The Sciences

Mission Accomplished: MASCOT Lander Successfully Explores Asteroid Ryugu

D-briefBy Amber JorgensonOct 5, 2018 9:47 PM
MASCOT landing on Ryugu
Hayabusa2 watches the MASCOT lander descend to the surface of asteroid Ryugu. (Credit: JAXA, Tokyo University, Kochi Univ., Rikkyo Univ., Nagoya Univ., Chiba Institute of Technology, Meiji Univ., Aizu Univ., AIST)


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In yet another historic feat, Hayabusa2’s MASCOT rover has completed its mission to explore, probe and photograph the surface of asteroid Ryugu. The rover spent three asteroid-days, or 17 Earth-hours, hopping across the asteroid and conducting research with an array of high-powered instruments. Before its battery life ran out, MASCOT successfully transmitted the first-of-its-kind data to Hayabusa2. Once it’s sent back to Earth, scientists will use the stats to track the asteroid’s journey through space and decode the elements that made up our ancient solar system.

Still to come is another rover scheduled for next summer and Hayabusa2’s long-awaited “punch” into the asteroid to gather up samples for a return to Earth.

A Rocky Landing

On October 3, Hayabusa2 descended from 12 miles (20 kilometers) above Ryugu, the zone where it’s hung out since it arrived in June, to drop MASCOT off about 200 feet (60 meters) above the asteroid. The tiny box-shaped rover, which masures less than a foot in diameter and weighs just 22 pounds (10 kilograms), didn’t have the steadiest landing, though.

Researchers knew that, due to the asteroid’s weak gravitational pull, MASCOT was going to bounce around the surface a bit when it landed, which ultimately left it in an awkward, sideways position. But thanks to a motorized swinging arm and positional sensors that help the rover orientate itself, it managed to quickly gain its footing.

Time for Science

MASCOT, now in an upright position, spent its first 7-hour day on Ryugu studying its landing site. It used its wide-angle camera to photograph the asteroid’s physical characteristics and take measurements of geological features, giving researchers an idea of the environment it formed in and the wear and tear it’s experienced over the years. The rover also used a magnetometer to test the strength of the asteroid’s magnetic field, and recorded its surface temperature with a high-powered radiometer, which will help determine how well Ryugu holds onto heat.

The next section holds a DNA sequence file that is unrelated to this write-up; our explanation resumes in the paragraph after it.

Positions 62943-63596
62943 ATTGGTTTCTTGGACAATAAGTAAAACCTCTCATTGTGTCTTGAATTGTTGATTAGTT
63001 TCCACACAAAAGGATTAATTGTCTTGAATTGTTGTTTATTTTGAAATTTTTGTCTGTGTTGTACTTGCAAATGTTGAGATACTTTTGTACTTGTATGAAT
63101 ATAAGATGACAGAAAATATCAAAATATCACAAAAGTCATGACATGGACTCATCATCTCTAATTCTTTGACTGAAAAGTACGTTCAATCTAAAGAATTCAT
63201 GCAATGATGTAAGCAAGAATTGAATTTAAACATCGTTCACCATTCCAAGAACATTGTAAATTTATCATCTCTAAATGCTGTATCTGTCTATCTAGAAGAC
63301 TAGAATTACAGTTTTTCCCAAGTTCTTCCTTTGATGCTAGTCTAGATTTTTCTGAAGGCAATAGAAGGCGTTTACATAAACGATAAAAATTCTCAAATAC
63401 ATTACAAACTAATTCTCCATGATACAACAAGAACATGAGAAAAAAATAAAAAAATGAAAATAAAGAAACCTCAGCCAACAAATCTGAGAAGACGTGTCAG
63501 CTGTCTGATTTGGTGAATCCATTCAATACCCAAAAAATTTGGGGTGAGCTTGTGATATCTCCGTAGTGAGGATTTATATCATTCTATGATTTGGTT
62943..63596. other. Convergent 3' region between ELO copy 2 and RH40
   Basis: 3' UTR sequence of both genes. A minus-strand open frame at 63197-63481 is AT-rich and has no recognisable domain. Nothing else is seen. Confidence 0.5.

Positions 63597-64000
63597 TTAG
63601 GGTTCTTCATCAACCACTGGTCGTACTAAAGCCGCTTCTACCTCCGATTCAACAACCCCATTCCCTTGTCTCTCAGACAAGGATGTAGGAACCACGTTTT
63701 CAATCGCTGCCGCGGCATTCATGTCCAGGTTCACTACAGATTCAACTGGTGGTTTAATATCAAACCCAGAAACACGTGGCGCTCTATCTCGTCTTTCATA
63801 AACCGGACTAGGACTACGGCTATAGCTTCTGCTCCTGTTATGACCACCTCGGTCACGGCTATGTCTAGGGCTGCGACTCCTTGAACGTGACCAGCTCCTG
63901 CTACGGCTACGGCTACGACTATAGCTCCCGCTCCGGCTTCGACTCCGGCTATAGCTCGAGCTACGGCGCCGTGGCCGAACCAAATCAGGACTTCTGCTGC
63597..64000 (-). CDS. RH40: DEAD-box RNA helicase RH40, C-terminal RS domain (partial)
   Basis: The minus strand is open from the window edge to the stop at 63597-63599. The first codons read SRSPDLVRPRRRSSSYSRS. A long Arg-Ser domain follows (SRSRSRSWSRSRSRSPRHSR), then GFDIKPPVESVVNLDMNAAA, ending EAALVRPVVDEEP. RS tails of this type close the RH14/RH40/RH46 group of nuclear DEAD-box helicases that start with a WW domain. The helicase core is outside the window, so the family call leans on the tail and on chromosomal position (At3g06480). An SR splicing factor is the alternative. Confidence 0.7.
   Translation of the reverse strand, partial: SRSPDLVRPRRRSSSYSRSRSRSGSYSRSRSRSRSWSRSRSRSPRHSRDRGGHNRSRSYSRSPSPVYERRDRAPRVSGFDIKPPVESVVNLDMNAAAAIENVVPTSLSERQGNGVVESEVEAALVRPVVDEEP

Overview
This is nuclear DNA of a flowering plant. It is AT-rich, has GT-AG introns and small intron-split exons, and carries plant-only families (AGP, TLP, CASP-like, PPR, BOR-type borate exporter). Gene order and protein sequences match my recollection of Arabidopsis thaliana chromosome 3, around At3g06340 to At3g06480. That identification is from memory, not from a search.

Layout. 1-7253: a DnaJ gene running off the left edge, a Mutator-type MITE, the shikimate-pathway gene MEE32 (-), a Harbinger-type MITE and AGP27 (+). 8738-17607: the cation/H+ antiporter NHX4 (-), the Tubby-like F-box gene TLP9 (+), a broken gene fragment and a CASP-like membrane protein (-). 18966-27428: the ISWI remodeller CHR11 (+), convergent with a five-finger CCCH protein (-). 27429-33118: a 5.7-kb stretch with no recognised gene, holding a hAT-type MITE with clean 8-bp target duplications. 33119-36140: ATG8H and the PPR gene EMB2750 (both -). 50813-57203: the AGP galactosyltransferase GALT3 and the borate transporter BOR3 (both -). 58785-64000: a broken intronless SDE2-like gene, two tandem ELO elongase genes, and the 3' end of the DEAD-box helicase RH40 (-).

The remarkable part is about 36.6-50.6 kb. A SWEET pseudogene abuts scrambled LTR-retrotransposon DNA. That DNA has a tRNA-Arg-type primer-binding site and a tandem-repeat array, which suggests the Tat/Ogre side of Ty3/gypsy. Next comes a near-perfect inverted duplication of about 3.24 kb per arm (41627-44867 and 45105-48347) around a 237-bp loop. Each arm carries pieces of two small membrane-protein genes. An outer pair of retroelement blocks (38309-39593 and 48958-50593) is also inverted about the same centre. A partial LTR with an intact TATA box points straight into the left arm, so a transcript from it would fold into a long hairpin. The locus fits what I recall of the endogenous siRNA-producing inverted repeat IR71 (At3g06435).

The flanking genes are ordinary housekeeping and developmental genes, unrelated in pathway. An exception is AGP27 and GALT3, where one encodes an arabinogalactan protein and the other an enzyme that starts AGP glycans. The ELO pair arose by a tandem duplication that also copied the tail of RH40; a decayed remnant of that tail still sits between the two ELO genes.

Finally, and arguably most importantly, the rover used its infrared spectrometer to probe the asteroid and determine its composition. Asteroids, unlike planets and moons, are believed to have the same structure and chemical make-up that they did when they first formed in the early days of our solar systems. Some hypothesize that asteroids were responsible for transporting organic molecules, such as water, throughout our ancient neighborhood. By searching for hydrated material in Ryugu’s composition, researchers might find evidence that corroborates this theory.

MASCOT snaps an image of Ryugu's treacherous surface as it floats to the surface. (Credit: MASCOT/DLR/JAXA)

MASCOT snaps an image of Ryugu’s treacherous surface as it floats to the surface. (Credit: MASCOT/DLR/JAXA)

A Hop, Skip and a Jump

Having completing its first round of measurements, MASCOT wasted no time getting to its next destination. Since the asteroid’s terrain is pretty rough, researchers opted to have the lander “hop” to its investigation sites instead of roam on wheels or with crawlers like typical landers do. It used its swinging arm to propel itself upward and leap several meters across the rocky surface — carrying out another round of measurements when it landed. Then, with some unexpected battery life left, scientists used ground controls to launch the rover to one last location, where it completed a third set of investigations in the knick of time.

After 17 hours of hard work, MASCOT finally ran out of juice. But before it did, it managed to transmit all of its data to Hayabusa2, who will pass it along to Earth in the upcoming days.

Hayabusa2 plans to soon join the rovers on Ryugu to carry out a never-before-seen maneuver. As early as the end of October, the mothership will make its first attempt at shooting a projectile into the asteroid and collecting samples to bring back to Earth. It should give researchers unprecedented insights into the pristine surface of an asteroid and may tell us about conditions at the very beginning of our solar system. A third MINERVA-II rover is expected to join the crew next summer to analyze dust particles floating above the comet’s surface, and will carry out science investigations until Hayabusa2 heads back to Earth in 2020.

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